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The Morning Fix: 'Iron Man 2' and Betty White rule the weekend. TV networks gear up fall schedules. Movie openings in your home?

May 10, 2010 |  7:31 am

After the coffee. Before wondering if "Saturday Night Live" will get Abe Vigoda to host next season's opener.

"Iron Man 2" huge but not HUGE. We're all so jaded that the news for some press is that "Iron Man 2" took in $133.6 million in its opening weekend but didn't set a new record. It only became the fifth-biggest opening of all time. Even with the inflation factor, that still seems somewhat impressive. As my dad, also a journalist, once said of the craft: "Behind every silver lining is a cloud." Anyway, box-office analysis and spin from the Los Angeles Times, Hot Blog, Wall Street Journal and Hollywood Reporter.

More laughs at NBC? That's laughs at NBC, not laughing at NBC. The network's prime-time entertainment head, Angela Bromstad, tells the Hollywood Reporter that the peacock network will consider adding another hour of sitcoms on its schedule beyond Thursday night. That's about the only tidbit in the interview. Oh, and sorry "Chuck" fans, she wouldn't say whether the show would be coming back. Variety offers us a broad overview of network TV's week ahead, including issues facing CBS (Charlie Sheen) and NBC (nailing down a deal for another season of "Law & Order"). Could Sheen walk? Anything is possible, but the cynic in me still says he gets a deal done by next week. 

iTunes tax? The Wrap looks at a battle between North Carolina and Amazon.com over whether the online retailer's customers in that state owe sales tax and wonders whether it will extend to iTunes and other Web-based merchants. If a state can tax it, the odds are it will try.  

CBS to play with iPad. NewTeeVee.com lands an interview with Anthony Soohoo, senior vice president of CBS Interactive, who says the network will have a heavy load of content on Apple's iPad come this fall.

If you think "Family Guy" is obscene ...: Take a look at some of the salaries at Fox parent company News Corp., including the paycheck of chief executive Rupert Murdoch. Hey, we're not calling Rupert's base salary obscene (anyone who still believes in news is OK with us), but that was the word used by one executive pay analyst. More on how media executives continue to pull in big paychecks while the industry struggles from the Los Angeles Times.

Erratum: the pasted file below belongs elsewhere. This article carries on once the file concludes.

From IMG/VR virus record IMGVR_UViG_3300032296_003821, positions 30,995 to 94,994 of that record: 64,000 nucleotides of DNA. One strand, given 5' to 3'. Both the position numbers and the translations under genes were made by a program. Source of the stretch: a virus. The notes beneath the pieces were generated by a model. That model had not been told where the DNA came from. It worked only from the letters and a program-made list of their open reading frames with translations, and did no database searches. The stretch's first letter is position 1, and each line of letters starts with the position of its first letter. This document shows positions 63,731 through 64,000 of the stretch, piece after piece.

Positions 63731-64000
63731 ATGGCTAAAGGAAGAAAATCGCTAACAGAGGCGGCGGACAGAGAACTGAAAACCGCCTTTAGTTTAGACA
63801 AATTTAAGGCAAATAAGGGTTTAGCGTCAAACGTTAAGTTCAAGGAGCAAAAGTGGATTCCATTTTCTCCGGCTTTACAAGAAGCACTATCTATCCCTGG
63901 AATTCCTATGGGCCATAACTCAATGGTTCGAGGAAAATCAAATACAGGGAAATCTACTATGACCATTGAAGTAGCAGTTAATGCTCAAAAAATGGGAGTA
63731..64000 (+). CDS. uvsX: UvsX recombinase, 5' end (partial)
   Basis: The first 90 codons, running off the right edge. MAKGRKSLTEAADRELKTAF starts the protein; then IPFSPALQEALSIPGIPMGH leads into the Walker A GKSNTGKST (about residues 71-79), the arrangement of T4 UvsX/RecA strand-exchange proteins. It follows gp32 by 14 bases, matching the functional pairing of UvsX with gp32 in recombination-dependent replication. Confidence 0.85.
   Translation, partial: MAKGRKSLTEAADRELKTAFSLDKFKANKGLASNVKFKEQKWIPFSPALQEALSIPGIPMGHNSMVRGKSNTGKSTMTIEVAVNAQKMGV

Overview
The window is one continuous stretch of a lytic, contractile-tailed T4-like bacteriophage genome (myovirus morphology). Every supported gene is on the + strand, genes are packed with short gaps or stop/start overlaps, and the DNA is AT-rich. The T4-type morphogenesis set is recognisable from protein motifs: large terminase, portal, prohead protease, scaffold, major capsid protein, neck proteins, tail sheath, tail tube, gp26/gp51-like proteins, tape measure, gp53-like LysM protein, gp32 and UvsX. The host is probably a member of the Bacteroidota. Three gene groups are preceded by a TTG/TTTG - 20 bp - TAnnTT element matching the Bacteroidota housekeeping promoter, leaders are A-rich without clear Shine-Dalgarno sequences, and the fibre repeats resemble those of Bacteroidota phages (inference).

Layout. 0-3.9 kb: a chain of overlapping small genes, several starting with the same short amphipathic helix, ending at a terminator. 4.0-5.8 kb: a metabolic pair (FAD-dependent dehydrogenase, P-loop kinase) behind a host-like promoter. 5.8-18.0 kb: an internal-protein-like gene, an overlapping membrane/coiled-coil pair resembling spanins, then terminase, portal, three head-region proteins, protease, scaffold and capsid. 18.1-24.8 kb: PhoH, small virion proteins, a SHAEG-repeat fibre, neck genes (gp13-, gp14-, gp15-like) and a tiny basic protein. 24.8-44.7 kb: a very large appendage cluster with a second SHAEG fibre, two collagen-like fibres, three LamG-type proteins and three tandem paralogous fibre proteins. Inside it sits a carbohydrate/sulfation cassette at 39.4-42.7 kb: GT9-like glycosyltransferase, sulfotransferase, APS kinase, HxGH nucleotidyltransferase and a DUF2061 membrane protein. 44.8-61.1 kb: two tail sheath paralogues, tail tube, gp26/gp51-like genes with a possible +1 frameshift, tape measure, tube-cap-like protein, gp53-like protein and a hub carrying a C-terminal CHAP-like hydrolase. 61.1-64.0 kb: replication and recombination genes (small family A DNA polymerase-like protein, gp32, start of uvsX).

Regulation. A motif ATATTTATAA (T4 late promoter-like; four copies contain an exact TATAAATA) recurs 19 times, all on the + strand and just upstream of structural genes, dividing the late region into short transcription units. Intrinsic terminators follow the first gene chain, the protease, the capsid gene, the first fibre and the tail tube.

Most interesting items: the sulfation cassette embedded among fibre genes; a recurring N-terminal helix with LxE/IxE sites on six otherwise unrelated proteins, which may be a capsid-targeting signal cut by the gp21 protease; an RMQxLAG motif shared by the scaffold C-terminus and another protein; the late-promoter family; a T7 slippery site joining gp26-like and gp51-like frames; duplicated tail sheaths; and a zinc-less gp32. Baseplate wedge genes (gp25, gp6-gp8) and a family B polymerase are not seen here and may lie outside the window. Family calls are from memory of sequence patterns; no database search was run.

Forget "American Idol," buy ads in "Chuck." Advertising Age's Brian Steinberg does some analysis of Nielsen's IAG rankings, which looks at how engaged viewers are with the shows they're watching and finds that cult shows such as ABC's soon-to-be-history "Better off Ted" has a higher viewer engagement than "American Idol." No surprise that the show with the most engaged audience (lunatic is the word that comes to my mind) is ABC's "Lost." NBC's "Chuck" and ABC's "Brothers & Sisters" also have obsessed followers. In theory, these folks are also more likely to recall the commercials they've seen.

Thank you, Robert Bianco. The USA Today TV critic dares to pan Betty White's hosting duties on NBC's Saturday Night Live." He's not anti-White mind you, he's against lame writing, which "SNL," as usual, offered up. We get it, watching a sweet-looking 88-year-old with a soft voice talk dirty is funny -- the first six times or so, but a whole night of it? The show did do very well in the preliminary ratings, as Deadline Hollywood notes. Final ratings for "SNL" won't be out for several more days as Nielsen apparently runs numbers about as fast as Betty White runs.

Keeping tabs. One of the biggest challenges of doing this roundup (besides getting up at 5:30 a.m.) is keeping up with all the reporters who routinely have interesting takes on our industry. A few have found new homes, including the Wrap's Joe Adalian, who is going to New York magazine's site Vulture; Claire Atkinson, who leaves Broadcasting & Cable for the New York Post; and Peter Lauria, who left the Post for The Daily Beast. I realize the Morning Fix is read as much by other reporters as industry folks and wanted to let the industry know where some of the folks they read are going or have gone. And for all the writers out there, I can't find everything, so if you have a clip that you think is Morning Fix worthy (and Lord knows I've set a high bar), then send it my way.

Inside the Los Angeles Times: The FCC has given a green light to the movie industry that could lead to movies premiering in the home when they premiere in the theater. Soft-core adult entertainment is still a staple of pay cable.

-- Joe Flint

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